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Monday, March 19, 2018

What I’m Reading: The Crossing [Review With a Bonus RA Pro-tip]

Today I have a quick review of a book that will be easy to hand sell to a wide range of readers, but it doesn’t come out until May. Not to fear, I have a way to make this wait work for you. You can place this book on order now, talk it up to readers, and then place holds while handing them Mott’s previous novel, The Returned to read while they wait. This gets you the circulation of a winning backlist title both you and your patrons have probably forgotten about AND gets them excited about something new.

Which leads to my bonus RA Pro-tip for today: don’t forget how much patrons love knowing about a new title before it comes out AND having a hold placed for them so that when it does come out, it simply appears for them. Patrons LOVE this, but only as long as they have things to read while they wait. This is our bread and butter-- giving them great backlist suggestions to keep them happily reading while we also scope out brand new ones for them. Keeping them on a steady diet of books they are enjoying while “surprising”them with new reads, this is how we build a base of library advocates.

They best thing is that success here is guaranteed. Why? Because we will never run out of backlist titles, one that are sitting in the stacks and are great reads if just someone told a patron to try them. On top of that, new titles come out every week. Both sides of the equation are taken care of. Everyone is a winner.

So let’s get started today with THE CROSSING by Jason Mott

The Crossing.

Mott, Jason (author).
May 2018. 336p. Park Row, hardcover, $26.99  (9780778330738)
First published March 15, 2018 (Booklist).

Mott follows up on the success of The Returned with a thoughtful and quiet tale of a slowly approaching apocalypse. Virginia and Tommy, 17 year old twins, orphans since age five, live in an alternate present to our own where “The Disease” has been raging for ten years, killing the old by stopping them from ever waking up, spreading into younger victims with each passing year, while the young are being sacrificed to the world war which has broken out in the ensuing chaos. Soon most of humanity will be dead, but there is one last hope- sending survivors on a probe to Europa, a distant moon. Tommy and Virginia use the launch and Tommy’s draft letter, as an excuse to run away and head out for Cape Canaveral. Told mostly through Virginia’s point of view, with some beautiful interspersed vignettes from “Elsewhere,” short pieces of others living and dying in this world, we quickly learn that Virginia is special, born with an ability to remember every single thing she has ever read, heard, or experienced. Her gift is both a blessing and a curse, and in fact, it is this conflict, not the action and adventure of the twin’s journey from Oklahoma to Florida which is the crux of this story. As a result The Crossing is a character centered, dystopian tale with a strong coming of age theme. Mott grabs readers from the beginning with an original set up and then with a slow but steady burn, drags readers into an atmospheric and unsettling world, not too dissimilar from their own. Fans of other contemplative dystopian novels with strong female protagonists such as The Reapers Are the Angels by Bell or The Age of Miracles by Walker will be eager to give this one a try.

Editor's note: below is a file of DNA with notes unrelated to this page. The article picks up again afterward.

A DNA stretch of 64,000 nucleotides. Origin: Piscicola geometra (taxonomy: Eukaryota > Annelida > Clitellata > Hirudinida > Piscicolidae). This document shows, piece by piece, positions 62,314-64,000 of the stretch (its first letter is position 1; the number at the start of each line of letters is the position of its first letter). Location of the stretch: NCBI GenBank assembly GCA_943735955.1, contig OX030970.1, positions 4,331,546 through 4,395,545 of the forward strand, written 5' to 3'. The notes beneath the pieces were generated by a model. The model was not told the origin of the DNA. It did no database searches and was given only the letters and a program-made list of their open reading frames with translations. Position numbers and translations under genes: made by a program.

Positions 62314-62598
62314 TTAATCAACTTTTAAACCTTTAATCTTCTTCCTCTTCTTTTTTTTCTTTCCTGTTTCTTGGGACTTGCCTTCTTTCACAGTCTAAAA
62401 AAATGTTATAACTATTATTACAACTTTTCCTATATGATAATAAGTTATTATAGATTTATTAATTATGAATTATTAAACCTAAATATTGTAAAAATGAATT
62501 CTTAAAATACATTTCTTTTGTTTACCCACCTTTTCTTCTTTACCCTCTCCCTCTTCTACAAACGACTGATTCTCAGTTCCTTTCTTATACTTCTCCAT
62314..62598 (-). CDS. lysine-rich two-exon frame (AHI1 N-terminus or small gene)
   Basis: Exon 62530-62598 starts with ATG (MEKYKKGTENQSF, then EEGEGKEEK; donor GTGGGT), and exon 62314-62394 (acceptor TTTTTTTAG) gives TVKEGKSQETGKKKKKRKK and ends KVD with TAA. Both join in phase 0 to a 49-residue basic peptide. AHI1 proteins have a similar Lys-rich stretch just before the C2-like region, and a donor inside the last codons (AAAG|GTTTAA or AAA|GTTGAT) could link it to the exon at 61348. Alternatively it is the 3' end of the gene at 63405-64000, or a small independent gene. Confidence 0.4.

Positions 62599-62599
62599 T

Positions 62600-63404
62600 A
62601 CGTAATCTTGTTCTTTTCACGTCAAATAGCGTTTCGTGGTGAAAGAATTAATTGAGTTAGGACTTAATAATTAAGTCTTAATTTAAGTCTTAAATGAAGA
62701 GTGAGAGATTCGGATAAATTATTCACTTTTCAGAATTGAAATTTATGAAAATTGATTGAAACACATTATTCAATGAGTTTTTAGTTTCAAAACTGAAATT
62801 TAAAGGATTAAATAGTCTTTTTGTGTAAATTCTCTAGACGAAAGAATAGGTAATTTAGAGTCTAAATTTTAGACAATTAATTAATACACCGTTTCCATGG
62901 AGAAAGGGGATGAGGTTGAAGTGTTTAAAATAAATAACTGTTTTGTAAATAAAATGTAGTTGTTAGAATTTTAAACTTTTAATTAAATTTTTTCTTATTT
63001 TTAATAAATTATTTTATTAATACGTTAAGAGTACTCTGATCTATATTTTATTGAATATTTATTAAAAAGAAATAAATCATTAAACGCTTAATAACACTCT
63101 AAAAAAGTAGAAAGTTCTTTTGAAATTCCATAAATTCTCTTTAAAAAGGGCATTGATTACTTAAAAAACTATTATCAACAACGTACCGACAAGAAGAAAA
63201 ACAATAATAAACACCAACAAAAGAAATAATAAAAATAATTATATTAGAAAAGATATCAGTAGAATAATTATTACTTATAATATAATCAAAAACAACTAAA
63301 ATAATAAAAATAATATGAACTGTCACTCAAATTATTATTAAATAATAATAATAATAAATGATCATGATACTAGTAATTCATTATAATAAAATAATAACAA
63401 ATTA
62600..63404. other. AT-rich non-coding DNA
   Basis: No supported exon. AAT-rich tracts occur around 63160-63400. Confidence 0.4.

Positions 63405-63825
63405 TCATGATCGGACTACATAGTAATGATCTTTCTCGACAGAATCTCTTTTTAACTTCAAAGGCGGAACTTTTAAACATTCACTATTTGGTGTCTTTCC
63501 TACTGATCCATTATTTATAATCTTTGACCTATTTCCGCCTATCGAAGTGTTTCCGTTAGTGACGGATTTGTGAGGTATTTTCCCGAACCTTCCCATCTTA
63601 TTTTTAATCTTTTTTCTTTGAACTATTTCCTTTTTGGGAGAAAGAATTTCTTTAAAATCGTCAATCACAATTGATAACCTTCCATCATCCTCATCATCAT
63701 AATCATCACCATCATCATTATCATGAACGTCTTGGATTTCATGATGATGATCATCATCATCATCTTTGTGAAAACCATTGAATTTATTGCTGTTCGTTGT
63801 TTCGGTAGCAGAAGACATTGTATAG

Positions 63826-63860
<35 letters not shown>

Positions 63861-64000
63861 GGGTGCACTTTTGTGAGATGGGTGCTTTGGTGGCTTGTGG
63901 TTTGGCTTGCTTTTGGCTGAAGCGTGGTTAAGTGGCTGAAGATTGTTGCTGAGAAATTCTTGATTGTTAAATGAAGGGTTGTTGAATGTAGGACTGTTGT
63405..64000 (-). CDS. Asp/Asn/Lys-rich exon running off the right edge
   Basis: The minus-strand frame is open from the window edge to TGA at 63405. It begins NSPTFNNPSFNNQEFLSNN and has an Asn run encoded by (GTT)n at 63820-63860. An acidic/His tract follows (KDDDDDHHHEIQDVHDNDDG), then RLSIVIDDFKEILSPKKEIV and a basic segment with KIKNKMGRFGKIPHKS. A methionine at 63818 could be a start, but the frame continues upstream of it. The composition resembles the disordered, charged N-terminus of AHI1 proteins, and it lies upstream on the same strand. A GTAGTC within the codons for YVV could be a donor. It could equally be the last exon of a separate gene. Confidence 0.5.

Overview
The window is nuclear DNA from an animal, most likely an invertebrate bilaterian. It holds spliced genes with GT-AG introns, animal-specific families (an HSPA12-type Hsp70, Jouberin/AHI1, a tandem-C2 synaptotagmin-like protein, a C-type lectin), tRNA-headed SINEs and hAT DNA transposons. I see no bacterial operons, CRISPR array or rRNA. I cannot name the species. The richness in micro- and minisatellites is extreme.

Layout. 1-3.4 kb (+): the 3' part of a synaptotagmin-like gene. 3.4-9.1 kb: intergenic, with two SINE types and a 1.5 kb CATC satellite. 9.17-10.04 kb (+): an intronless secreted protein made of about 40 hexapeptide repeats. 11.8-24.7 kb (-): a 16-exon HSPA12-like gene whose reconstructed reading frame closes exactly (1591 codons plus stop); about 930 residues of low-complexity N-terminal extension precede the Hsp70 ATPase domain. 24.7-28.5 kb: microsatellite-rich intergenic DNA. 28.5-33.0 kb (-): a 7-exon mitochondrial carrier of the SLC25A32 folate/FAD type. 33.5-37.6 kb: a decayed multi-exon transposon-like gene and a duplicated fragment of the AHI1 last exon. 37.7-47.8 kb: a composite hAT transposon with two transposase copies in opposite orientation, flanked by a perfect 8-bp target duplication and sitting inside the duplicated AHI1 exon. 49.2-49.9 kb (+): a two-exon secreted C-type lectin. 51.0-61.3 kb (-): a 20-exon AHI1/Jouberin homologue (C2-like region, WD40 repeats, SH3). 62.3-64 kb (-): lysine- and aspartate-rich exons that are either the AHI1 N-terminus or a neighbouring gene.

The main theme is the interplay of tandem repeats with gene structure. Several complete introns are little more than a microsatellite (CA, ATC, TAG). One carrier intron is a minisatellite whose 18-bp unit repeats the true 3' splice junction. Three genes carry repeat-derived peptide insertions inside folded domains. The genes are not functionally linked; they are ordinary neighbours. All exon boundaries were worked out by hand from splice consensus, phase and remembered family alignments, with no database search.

YA Statement: Teens will enjoy Tommy and Virginia's coming age story as they navigate the present and explore their shared past. The dystopian setting, interesting frame, and thoughtful contemplation of the power and burden of memory will also draw in younger readers.
Further Appeal: I think the most supersizing thing here is that while the plot sounds like a fairly standard dystopian story, it really isn’t. Virginia’s “gift” is the key here. It adds a level of interest and originality to this story that was surprising. It makes her very complicated too, which I loved. She carries a great burden and that means we cannot walkways predict how she will act.

The coming of age theme, the sf/disease storyline and the sinking feeling that this world is not too different from the one we lie in now are also tropes that will draw readers in.


Three Words That Describe this Book: character centered, dystopian, original frame

Readalikes: Any dystopian tales where the characters are more important than the action will appeal here, especially those written for an adult audience but with a YA crossover appeal. I gave two examples in the review above [links lead to my reviews with even more readalikes], but I would also look to any Alex Award winners with a speculative frame as a great readalike option here.

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